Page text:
Recently, a Manhattan federal jury panel was treated to a brief in-person performance by Grammy-winning artist Ed Sheeran.  Pretty lucky for them.  I’m not convinced Mr. Sheeran shared the same sentiments at that moment

Introduction. On July 11, 2017, the heirs of deceased songwriter Ed Townsend brought a lawsuit against Sheeran (and others) in the United States District Court for the Southern District of New York (Hon. Louis J. Stanton), alleging that Sheeran’s hit song Thinking Out Loud infringed upon Marvin Gaye’s 1973 classic Let’s Get It On—specifically Mr. Townsend’s contributions to the song.  Mr. Townsend co-wrote Let’s Get It On’s lyrics and created its musical composition.  Plaintiffs alleged that “[t]he harmonic progressions, melodic and rhymes elements, as observed in [Let’s Get It On] made [it] one of the most well-known and instantly recognizable songs in R&B history.”  “These elements,” as alleged by Plaintiffs, “are the ‘heart’ or qualitatively, the most important elements of the song.”  Thus, Plaintiffs alleged that “[Sheeran] copied the ‘heart’ of [Let’s Get It On] and repeated it continuously throughout [Thinking Out Loud]” and further stated that “[t]he melodic, harmonic, and rhythmic compositions of [Thinking Out Loud] are substantially and/or strikingly similar to the drum composition from [Let’s Get It on].” 

A Reminder That Litigation Can Be Lengthy.  In late April 2023, nearly seven years after Plaintiffs commenced their lawsuit, it was finally time for trial.  Before that, the parties endured extensive pre-trial practice, which, amongst other things, led to prospective jurors being struck from the jury panel because their children “loved Ed Sheeran,” because they thought Thinking Out Loud was “Perfect,” and because it was a potential juror’s wedding song.  The COVID-19 pandemic also delayed the case.  Most notably, however, the case paused between the end of 2019 and early 2020 pending a March 9, 2020 Decision by the United States Court of Appeals for the Ninth Circuit in a copyright lawsuit concerning Led Zeppelin’s Stairway to Heaven.  

Distinguishing The Deposit Copy From The Sound Recording. The Ninth Circuit rejected an argument that jurors should have been allowed to listen to or consider the recorded version of the purportedly infringed-upon 1968 song—Spirit.  The Ninth Circuit reasoned that “[b]ecause the 1909 Copyright Act did not offer protection for sound recordings, [the plaintiff’s] one-page deposit copy defined the scope of the copyright at issue.”

On March 24, 2020, Judge Stanton limited the scope of the Townsend heir’s claims to Townsend’s registered “deposit copy.”  Townsend’s application for registration of the musical composition for Let’s Get It On consisted of the sheet music he authored.  Thus, Judge Stanton found that the “Deposit Copy is the sole definition of the elements included in the protection of copyright, which does not include other embellishments, even if they were added by Townsend himself - because they have not undergone the copyright process.”  As noted by the Copyright Office, “a registration for a work of authorship only covers the material that is included in the deposit copy(ies)” and “does not cover authorship that does not appear in the deposit copy(ies), even if the applicant expressly claims that authorship in the application.”  Judge Stanton also found that the Let’s Get It On sound recording “contains many elements: percussion/drums, bass-guitar, guitars, Gaye’s vocal performances, horns, flutes, etc., which do not appear in the simple melody of the Deposit Copy.  These additional elements - at least some of which appear in [Thinking Out Loud] in more or less similar form - are not protected by copyright, because they are not in the Deposit Copy.”  Accordingly, the Court held that Gaye’s sound recording was inadmissible “in any way which might confuse the jury into thinking it represents what is protected by copyright.”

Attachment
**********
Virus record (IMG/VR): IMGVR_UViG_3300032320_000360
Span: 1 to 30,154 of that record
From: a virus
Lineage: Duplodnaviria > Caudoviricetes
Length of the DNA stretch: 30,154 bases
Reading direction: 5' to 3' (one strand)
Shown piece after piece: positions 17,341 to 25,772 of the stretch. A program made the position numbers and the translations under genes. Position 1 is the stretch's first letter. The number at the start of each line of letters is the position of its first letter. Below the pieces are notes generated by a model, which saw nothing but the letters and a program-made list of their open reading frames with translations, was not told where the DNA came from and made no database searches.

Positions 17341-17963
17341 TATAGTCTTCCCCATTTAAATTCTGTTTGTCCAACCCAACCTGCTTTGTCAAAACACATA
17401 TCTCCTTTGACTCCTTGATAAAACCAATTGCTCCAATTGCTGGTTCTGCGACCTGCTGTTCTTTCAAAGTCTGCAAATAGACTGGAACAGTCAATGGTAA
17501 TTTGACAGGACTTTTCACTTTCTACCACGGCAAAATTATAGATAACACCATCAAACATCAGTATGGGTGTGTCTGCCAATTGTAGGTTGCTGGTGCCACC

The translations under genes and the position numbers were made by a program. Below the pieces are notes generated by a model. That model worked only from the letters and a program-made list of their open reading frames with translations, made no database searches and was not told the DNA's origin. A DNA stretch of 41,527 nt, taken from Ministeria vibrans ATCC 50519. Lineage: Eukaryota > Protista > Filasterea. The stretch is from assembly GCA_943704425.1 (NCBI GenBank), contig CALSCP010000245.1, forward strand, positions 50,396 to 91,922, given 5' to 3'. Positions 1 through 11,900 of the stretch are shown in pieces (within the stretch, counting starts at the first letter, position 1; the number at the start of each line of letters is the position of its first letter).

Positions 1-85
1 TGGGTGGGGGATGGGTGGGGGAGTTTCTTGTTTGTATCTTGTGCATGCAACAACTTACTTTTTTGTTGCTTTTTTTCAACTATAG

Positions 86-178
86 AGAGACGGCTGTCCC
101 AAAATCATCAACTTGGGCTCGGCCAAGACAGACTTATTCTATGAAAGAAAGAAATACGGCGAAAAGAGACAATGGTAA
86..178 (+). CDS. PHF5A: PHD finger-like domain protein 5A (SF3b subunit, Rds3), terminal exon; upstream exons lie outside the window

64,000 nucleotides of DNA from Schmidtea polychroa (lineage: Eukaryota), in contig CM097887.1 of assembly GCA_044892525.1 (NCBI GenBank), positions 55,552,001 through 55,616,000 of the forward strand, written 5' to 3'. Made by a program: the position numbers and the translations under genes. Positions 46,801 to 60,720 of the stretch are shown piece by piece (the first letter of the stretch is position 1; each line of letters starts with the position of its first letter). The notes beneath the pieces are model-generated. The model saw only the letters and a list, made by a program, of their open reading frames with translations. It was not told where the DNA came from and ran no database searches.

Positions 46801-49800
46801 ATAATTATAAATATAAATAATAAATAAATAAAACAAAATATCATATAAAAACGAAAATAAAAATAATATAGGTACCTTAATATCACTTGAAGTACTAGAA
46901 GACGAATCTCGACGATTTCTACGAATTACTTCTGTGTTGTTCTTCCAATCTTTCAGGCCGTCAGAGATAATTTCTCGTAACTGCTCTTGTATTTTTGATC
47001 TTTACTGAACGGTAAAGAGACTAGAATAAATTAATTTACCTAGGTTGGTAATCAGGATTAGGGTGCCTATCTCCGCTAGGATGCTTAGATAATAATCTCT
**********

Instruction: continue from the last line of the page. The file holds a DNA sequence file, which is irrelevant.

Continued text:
Back to the Trial.  Following Judge Stanton’s March 2020 Order, jurors were only allowed to listen to a computer-generated version of Let’s Get It On, which replicated only Townsend’s Deposit Copy.  Plaintiffs also introduced testimony from its expert witness, who stated that Let’s Get It On and Thinking Out Loud featured nearly identical chord progressions and rhythmic anticipation, as well as similar melodies.  Plaintiff’s expert believed that 70% of Thinking Out Loud is attributable to Let’s Get It On.

Plaintiffs also introduced a “mashup” performance where Sheeran performed both songs in tandem.  Sheeran stated that it was not unusual for him to mash up songs at his shows because many songs feature the same three or four chords. He also stated that “if [he] had done what [Plaintiffs are] accusing [him] of doing, [he’d] be an idiot to stand on stage and [perform the mashup] infront of 20,000 people.”

Sheeran also introduced four other songs featuring the same four-chord progression used in Let’s Get It On.  Sheeran also vehemently rebuffed Plaintiff’s expert’s testimony—even pulling out a guitar to show the different treatment of his lyrics over each song’s chord progressions.  He also noted that “people don’t own chords.”  

The Jurors Agreed With Sheeran.  On May 4, 2023, the seven-member jury unanimously found that Sheeran established, by a preponderance of the evidence, that he independently created Thinking Out Loud and thus did not infringe on the copyright of Let’s Get It On.

Takeaway. As noted above, an analysis concerning whether one’s music was infringed upon may be limited to the components of the music that are registered with the Copyright Office (specifically, musical works protected by the Copyright Act of 1909—works created between July 1909 and January 1978) to the deposit copy.  A deposit copy is a copy of the work which represents the entire work that’s registered.